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Monday 14 December 2015

Cheshire East welcomes inspector’s latest views on Local Plan

Cheshire East Council has welcomed the planning inspector’s latest views on the Borough’s Local Plan.

Following the resumption of the Local Plan examination in August and the holding of seven days of hearings in October, Local Plan Inspector Stephen Pratt has now issued his ‘further interim views’.

These broadly support the further evidential work carried out by the Council over the past 12 months in relation to the Local Plan.

The inspector noted that: “There is no doubt that Cheshire East Council has produced an impressive and comprehensive set of additional evidence within a relatively limited amount of time during the suspension of the examination.”

In terms of the economy, the inspector supported in principle the Council’s jobs growth estimate of 0.7 per cent per annum, saying that ‘CEC seems to have adopted a balanced and rational approach to economic and jobs growth, which is both ambitious and aspirational, yet realistic and with a reasonable prospect of success’.

On housing, the objectively assessed need (OAN) for 36,000 new homes was also broadly supported.

He said: “CEC seems to have reached a reasonably balanced judgement about the relationship between new jobs and houses, which is supported by the evidence and would result in sustainable levels of migration and commuting and patterns of development, in line with the guidance in the national planning policy framework (NPPF) and planning practice guidance (PPG).”

Other supporting evidence was also judged to be appropriate. The inspector noted that ‘The approach set out in the green belt update assessment seems to reflect national policy and address most of the shortcomings of the previous green belt assessment’.

The suggested amount of ‘safeguarded land’ was also considered ‘logical, rational, effective and justified by the supporting evidence’.

Similarly, the distribution of development was thought to be based on ‘sound technical and professional judgements and a balancing exercise, which reflects a comprehensive and coherent understanding of the characteristics, development needs, opportunities and constraints of each settlement’.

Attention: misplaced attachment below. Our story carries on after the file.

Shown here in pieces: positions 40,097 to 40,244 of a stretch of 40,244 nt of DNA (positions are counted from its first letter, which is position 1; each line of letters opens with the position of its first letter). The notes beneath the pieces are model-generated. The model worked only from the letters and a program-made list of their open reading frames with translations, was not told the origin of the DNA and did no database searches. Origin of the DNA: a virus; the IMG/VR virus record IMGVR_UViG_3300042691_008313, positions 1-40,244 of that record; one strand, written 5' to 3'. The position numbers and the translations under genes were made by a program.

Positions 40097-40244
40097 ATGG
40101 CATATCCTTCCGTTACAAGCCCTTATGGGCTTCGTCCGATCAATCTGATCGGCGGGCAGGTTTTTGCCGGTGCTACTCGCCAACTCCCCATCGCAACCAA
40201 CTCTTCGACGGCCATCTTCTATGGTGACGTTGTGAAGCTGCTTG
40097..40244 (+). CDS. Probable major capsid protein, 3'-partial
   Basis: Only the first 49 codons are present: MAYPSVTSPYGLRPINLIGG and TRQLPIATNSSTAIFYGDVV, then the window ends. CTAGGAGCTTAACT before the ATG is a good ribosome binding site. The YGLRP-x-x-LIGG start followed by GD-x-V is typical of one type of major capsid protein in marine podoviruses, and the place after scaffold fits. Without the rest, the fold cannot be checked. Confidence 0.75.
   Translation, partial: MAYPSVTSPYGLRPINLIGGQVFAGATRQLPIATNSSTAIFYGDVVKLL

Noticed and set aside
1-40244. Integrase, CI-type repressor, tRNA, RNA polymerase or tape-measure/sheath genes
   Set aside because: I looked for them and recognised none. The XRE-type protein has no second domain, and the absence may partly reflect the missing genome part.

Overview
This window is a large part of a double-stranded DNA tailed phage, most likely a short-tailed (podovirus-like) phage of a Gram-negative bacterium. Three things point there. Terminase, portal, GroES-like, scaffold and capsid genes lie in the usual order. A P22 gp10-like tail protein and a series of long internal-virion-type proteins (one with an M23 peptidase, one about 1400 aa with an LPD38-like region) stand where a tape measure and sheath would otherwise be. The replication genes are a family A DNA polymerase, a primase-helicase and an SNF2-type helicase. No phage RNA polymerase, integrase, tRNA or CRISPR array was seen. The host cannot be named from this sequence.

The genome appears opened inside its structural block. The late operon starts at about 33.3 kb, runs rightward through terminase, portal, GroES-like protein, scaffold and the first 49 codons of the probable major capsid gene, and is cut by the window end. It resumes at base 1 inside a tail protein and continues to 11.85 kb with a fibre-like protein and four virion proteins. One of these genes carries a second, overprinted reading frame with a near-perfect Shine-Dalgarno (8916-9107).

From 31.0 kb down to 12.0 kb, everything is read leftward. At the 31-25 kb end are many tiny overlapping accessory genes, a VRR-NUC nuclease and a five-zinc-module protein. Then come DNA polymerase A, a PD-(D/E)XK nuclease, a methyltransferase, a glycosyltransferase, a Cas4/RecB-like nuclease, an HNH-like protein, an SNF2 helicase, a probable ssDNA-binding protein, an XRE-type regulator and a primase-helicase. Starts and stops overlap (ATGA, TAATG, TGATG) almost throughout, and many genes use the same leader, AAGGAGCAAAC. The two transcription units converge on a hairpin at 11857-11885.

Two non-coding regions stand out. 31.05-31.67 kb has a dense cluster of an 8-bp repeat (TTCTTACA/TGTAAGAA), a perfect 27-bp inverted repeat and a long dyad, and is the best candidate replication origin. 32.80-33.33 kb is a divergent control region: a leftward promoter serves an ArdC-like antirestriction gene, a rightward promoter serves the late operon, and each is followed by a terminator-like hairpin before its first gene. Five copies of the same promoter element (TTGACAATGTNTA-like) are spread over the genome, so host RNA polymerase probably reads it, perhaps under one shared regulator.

However, the inspector also stressed that he could not reach definitive conclusions on most of these matters until further consultation had been held and the site-specific aspects of the Local Plan had been examined.

Councillor Rachel Bailey, Cabinet member in charge of the Local Plan said: “I am delighted that the inspector has broadly supported the Council’s approach.

“With his endorsement in principle, we can now press full ahead in progressing the Local Plan to its later stages. The next step will be to present a comprehensive set of proposed changes to a full meeting of the Council before carrying out wide-ranging public consultation over a six-week period.

“I would like to thank all those who participated in the recent in the recent examination hearings and look forward to ongoing engagement as the Local Plan process continues.

“We appreciate that the inspector cannot reach any final views at this stage – and that the revised evidence naturally requires significant change to the submitted strategy. However we now have a clear sense of how to move forward.

“This shows that our diligent efforts over the past year have proved well worthwhile and I believe the Local Plan is now on a firm footing and moving in the right direction.”

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